Today, the classic, art house and foreign film-focused FilmStruck announced that it was ending its service. This is quite a blow to fans of non-blockbuster viewing as the selection of classics and silent films are pretty sketchy in the libraries of mainstream services like Netflix.
(I will be talking about streaming services that are available in the United States but may not be in your neck of the woods.)
The decision was financial; Warner Bros. decided that a niche service like FilmStruck was simply not profitable enough for them. However, films are not just a product, they are works of art and pieces of our cultural history. Further, many film fans discover silent films and the classics only if they are readily available. Adding another barrier to access is not going to be helpful.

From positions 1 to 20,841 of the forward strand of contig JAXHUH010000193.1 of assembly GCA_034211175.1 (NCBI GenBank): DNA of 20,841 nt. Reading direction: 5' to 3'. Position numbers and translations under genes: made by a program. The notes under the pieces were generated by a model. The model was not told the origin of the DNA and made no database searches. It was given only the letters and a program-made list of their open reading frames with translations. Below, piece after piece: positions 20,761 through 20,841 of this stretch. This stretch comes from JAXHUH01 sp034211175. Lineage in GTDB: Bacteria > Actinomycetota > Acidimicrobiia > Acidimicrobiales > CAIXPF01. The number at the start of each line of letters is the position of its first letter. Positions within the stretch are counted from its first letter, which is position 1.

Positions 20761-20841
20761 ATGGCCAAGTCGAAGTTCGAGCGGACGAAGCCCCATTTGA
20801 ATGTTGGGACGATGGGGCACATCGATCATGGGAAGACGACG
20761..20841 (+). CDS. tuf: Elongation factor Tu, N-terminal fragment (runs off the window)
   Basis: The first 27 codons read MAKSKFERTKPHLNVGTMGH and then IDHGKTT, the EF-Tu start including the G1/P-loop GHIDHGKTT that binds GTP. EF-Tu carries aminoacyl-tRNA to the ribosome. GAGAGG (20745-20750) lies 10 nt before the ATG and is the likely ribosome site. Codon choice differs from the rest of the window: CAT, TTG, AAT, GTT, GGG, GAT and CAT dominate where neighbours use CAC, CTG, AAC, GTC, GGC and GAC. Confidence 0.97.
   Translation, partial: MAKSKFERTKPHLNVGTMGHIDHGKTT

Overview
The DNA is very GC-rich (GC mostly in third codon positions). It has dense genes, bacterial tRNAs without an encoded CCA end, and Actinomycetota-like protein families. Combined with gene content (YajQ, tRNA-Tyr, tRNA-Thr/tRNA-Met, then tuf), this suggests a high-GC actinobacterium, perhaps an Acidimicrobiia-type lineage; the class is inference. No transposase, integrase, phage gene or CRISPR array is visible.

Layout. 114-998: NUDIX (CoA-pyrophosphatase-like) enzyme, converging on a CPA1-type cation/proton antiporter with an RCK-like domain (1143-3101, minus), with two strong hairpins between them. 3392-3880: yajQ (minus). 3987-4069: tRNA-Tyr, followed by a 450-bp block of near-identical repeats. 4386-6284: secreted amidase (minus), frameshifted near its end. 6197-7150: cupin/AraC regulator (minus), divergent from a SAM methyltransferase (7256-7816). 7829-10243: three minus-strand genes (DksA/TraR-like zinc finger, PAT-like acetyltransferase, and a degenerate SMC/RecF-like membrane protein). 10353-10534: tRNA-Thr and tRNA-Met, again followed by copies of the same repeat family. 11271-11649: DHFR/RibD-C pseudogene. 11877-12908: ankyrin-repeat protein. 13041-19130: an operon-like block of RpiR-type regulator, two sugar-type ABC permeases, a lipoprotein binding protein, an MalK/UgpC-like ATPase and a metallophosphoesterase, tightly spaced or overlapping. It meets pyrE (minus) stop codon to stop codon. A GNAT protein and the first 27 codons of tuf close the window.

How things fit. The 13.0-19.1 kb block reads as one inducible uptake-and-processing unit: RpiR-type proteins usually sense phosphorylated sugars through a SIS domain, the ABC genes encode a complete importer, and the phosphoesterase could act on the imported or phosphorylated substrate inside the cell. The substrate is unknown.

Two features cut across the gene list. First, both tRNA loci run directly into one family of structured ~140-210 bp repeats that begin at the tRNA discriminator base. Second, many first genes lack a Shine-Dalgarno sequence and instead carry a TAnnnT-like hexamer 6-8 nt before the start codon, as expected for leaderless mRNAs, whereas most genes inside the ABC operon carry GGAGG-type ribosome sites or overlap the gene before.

This loss also emphasizes the importance of physical media, often written off as dead and buried. My DVDs and Blurays are mine and not dependent on the fickleness of philistines in corner offices. (And, please, this is not the day to try to defend capitalism.) However, money is an object for many fans and the relatively low price of a streaming subscription gave them access to films they probably could not have seen otherwise.
In a darker observation, this shows the ephemeral and often fleeting nature of streaming services (FilmStruck is two years old). I honestly believe we are teetering on the edge of losing another generation of cinema. All it would take would be the purging of a cloud drive or a lost hard drive.
Remember, lost silent films include blockbusters, Academy Award winners and entire filmographies of major stars like Theda Bara. To believe we are immune is pretty naive.
I am in a dark mood, so please have a cat video:
If you want to keep your viewing off the beaten path, I still recommend Fandor, which curates an aggressively eclectic selection.
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